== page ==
The photo below is a female . She is a little larger and has darker markings.
I managed to get a few photos of Spike in flight.
Barn owls' legs are feathered which helps them to fly silently.

They keep their head remarkably still when flying.
Their silent flight and the fact that they scream rather than hoot once gave Martyn the fright of his life. We were staying in a remote house in France and Martyn had gone out to close the shutters on the windows.

It was silent when suddenly he heard a scream and looked up to see a white shape coming silently towards him out of the blackness.

It was only once he had fled indoors that rational thought kicked in and he realised what the ghostly form was.

Just to finish here is Spike sitting on my hand.
Isn't he gorgeous?

Wednesday, October 14

Monday, October 12


The first harvest if the week came from the garden greenhouse. All the aubergines and peppers were cleared. The aubergines were not going to do any more growing and the fruits were a variety of sizes. The variety - Jackpot - produces fruits that can be picked when small so this wasn't a problem and all the fruits are useable.

We also picked all the peppers as they were showing signs that they would start to rot before they turned red. Some had achieved the expected orange and some had started to make an effort to redden but hadn't quite got there.

Any remaining tomatoes were also gathered.

Behind the garden garden greenhouse, in what we tongue-in-cheek refer to as the cold-frame courtyard, is a kiwi berry - Issai- growing in a large pot. Last year we had a few berries which we really liked and so this year we have looked after it better and it has repaid us with quite a lot of berries. As they were beginning to fall from the vine it was time to pick them. The fruit are about the size of a small grape and taste just like the larger kiwi.
The main harvest from the plot was the squashes, mainly Crown Prince with one or two butternuts and spaghetti squash grown from the trial seeds sent by Marshalls. There is also a single round courgette in the photo below - can you spot it?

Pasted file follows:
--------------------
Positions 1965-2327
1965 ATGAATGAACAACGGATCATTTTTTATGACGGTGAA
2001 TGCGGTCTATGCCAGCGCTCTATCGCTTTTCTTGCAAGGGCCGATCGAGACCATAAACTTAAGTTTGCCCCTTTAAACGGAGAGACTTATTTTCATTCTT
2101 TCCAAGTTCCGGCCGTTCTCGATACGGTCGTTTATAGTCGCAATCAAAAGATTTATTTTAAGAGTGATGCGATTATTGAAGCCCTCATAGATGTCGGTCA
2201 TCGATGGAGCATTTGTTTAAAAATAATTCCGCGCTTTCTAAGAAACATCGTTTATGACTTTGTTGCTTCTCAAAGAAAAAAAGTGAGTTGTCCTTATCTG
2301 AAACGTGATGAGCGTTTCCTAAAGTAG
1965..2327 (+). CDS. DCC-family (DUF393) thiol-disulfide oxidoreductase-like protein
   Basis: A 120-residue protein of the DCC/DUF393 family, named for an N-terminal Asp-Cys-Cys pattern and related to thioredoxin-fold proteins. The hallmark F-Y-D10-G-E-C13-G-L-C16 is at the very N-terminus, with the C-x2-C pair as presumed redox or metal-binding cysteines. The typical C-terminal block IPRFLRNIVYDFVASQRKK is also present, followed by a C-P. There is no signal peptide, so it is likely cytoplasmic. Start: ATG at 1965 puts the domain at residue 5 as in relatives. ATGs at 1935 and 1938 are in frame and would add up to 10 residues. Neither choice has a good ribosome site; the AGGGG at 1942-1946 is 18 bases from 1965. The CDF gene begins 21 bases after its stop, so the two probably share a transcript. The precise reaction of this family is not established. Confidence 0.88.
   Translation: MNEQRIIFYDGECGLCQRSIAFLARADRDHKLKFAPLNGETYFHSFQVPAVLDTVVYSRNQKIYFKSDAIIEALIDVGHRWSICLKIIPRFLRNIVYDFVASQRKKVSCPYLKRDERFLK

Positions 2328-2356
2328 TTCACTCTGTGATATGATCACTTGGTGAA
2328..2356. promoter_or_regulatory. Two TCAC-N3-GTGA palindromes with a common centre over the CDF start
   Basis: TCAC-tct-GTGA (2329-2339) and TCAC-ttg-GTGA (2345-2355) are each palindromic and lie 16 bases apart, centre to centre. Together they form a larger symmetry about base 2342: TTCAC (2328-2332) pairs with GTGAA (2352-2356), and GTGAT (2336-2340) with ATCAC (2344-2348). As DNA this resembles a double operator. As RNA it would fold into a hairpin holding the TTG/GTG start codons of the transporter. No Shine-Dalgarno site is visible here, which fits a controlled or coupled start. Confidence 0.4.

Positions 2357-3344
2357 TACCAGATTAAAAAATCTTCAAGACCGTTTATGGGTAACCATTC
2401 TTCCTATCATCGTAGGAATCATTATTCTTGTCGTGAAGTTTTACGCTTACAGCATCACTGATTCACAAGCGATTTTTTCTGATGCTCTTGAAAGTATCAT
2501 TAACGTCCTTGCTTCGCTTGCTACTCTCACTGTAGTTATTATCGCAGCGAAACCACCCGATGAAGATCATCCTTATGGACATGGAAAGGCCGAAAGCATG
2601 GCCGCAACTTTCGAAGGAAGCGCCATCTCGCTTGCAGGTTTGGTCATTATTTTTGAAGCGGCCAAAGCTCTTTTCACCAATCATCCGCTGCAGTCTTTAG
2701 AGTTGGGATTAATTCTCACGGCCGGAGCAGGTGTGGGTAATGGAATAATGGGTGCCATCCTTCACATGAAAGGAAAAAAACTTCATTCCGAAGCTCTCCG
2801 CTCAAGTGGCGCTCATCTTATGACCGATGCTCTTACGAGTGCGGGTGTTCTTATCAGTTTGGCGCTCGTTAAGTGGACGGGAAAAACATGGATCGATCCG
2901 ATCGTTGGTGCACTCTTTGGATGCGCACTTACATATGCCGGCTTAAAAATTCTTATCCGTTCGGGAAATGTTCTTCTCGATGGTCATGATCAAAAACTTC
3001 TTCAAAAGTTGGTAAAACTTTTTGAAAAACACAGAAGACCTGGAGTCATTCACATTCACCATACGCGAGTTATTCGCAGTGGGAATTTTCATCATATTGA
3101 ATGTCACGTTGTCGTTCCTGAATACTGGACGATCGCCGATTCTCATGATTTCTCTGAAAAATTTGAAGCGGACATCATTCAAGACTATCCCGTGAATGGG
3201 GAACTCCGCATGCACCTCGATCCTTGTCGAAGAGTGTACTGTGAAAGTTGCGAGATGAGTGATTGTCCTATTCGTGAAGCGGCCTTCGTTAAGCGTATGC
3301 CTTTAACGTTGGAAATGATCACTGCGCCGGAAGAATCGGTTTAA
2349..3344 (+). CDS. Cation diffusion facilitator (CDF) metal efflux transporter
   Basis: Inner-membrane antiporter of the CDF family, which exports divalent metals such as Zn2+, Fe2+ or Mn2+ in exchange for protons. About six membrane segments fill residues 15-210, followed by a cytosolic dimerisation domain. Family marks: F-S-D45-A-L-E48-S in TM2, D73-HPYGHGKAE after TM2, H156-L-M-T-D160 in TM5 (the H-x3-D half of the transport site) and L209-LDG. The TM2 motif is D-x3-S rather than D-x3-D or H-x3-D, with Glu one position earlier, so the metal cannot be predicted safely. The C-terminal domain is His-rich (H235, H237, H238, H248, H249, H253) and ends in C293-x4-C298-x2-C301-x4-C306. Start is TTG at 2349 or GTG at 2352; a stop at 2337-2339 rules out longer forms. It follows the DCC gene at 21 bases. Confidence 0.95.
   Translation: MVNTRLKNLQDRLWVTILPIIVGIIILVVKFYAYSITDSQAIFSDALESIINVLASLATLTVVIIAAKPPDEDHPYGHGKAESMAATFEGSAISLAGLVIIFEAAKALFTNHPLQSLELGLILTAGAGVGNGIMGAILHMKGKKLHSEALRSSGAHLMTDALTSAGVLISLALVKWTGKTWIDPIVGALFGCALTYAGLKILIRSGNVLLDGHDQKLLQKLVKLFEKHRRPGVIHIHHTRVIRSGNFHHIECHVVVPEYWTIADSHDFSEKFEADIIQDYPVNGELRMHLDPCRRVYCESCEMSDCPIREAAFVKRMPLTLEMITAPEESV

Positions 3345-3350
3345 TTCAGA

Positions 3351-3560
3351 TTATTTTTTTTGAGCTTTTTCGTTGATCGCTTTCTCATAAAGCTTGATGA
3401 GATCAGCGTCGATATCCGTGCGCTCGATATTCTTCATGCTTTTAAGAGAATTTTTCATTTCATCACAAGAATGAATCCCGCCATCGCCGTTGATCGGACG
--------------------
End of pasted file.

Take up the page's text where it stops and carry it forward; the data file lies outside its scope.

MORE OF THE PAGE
I picked the few fruits produced by the small Queen Cox. This was less prolific than the two harvested last week but the apples were delicious.

There are still berries to be picked and the outdoor cherry tomatoes are still ripening. The raspberries have plenty of buds and flowers that the bees are making full use of so even if they don't manage to set fruit they will have fulfilled a useful purpose.
The cabbages had suffered from the attentions of nibblers but had enough good leaves to make harvesting them worthwhile.
The weekend harvest saw the last of the potatoes lifted. These were planted quite late to use up the left over seed potatoes.

We also completed our apple harvest. We think these last apples are Golden Delicious but they came from our inherited apple hedge so we can only guess at the variety. After picking we made a start on pruning the hedge but need a step-ladder to finish the job.

I am also still managing to pick a few flowers for vases.
Copyright: Original post from Our Plot at G Dreen Lane Allotments author S Garrett

Friday, October 9

Medlar - is it a taste we will acquire?

Our medlar is gradually edging into autumn. The edges of the leaves are yellowing.
Many of the uniquely strange fruits are maturing on the tree. The fruit is ready to be picked from late October to early November. It can be left on the tree as long as there is no danger of frost. 
The fruit isn't fully ripe when it is picked from the tree and needs to be bletted. This process softens the fruit which are hard when picked. To be honest I'm not totally sure that we have got this right and stopped picking the fruits, maybe we should try again this year so if anyone has any tips they will be most welcome.
 The photo below was taken to give some idea of the size of the fruits.
The fruit has been likened to the rear end if a dog which doesn't exactly enhance its appeal does it?

This post is linking to  Lucy's blog if you would like to read about more of the trees that are being followed then  pop across and visit